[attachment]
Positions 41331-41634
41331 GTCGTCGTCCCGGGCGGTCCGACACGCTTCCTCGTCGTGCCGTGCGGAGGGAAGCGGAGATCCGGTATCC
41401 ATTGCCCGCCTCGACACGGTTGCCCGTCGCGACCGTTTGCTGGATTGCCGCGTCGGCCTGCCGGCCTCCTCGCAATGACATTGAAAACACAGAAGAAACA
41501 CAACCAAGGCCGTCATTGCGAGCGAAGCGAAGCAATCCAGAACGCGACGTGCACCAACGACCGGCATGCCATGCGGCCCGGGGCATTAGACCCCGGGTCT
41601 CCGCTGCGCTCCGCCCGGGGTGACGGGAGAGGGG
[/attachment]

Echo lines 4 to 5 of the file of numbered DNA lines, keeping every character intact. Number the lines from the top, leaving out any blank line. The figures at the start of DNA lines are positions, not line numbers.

41501 CAACCAAGGCCGTCATTGCGAGCGAAGCGAAGCAATCCAGAACGCGACGTGCACCAACGACCGGCATGCCATGCGGCCCGGGGCATTAGACCCCGGGTCT
41601 CCGCTGCGCTCCGCCCGGGGTGACGGGAGAGGGG